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RE: cause of Gigantism in sauropods



Mike Taylor wrote:

<Indeed. The only way you could KNOW that a toothmark on a sauropod cervical 
was from a bite inflicted on a live animal would be if the mark was healing. 
And since that would show that the prey animal survived, it would not much help 
in demonstrating that, as some on this list have asserted, theropods could take 
sauropods down with a single bite.>

  It would help show that the sauropod was bitten on the neck by a (vampire?) 
theropod, which was the question. An assault on the neck, even at the base 
(which, no matter how far you elevate the head is at the same height relative 
to the shoulder), if it were to strike bone, _should_ leave a trace. If so, 
then we should be able to find it. I would then start looking at basal 
cervicals, cranial dorsals, posterior cervical ribs, and pectoral bones for 
potential signs of theropod aggression. Otherwise, haunch/flank/side-ribs or 
even caudal strikes would be more prevalent.

  My understanding, however, is that few sauropod specimens show signs of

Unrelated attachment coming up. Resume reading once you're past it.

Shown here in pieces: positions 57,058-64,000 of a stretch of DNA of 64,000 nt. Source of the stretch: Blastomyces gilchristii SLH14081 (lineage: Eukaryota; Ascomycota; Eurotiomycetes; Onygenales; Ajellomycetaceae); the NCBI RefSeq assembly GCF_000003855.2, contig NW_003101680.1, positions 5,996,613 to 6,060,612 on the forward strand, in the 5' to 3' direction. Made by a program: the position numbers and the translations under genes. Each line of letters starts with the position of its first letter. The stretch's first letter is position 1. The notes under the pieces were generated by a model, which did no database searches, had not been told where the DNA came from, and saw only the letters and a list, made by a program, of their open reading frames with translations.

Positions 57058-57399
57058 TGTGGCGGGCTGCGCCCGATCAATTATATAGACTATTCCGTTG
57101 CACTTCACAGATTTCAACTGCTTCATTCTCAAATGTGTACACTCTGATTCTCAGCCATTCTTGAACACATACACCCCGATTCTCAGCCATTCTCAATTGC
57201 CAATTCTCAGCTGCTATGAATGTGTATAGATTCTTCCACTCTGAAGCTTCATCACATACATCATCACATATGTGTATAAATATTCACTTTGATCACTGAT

theropod aggression. One may assume that the material that would show it may 
have been pulverized, if we assume that even a carcass would be consumed by any 
carnivore. Carnivores leave distinctive feeding traces that are sometimes 
_very_ difficult to confuse with taphonomic processes (something Denver alluded 
to), so I would suspect it should be fairly easy to find traces of theropod 
feeding.

Cheers,

Jaime A. Headden
The Bite Stuff (site v2)
http://qilong.wordpress.com/

"Innocent, unbiased observation is a myth." --- P.B. Medawar (1969)


"Ever since man first left his cave and met a stranger with a
different language and a new way of looking at things, the human race
has had a dream: to kill him, so we don't have to learn his language or
his new way of looking at things." --- Zapp Brannigan (Beast With a Billion 
Backs)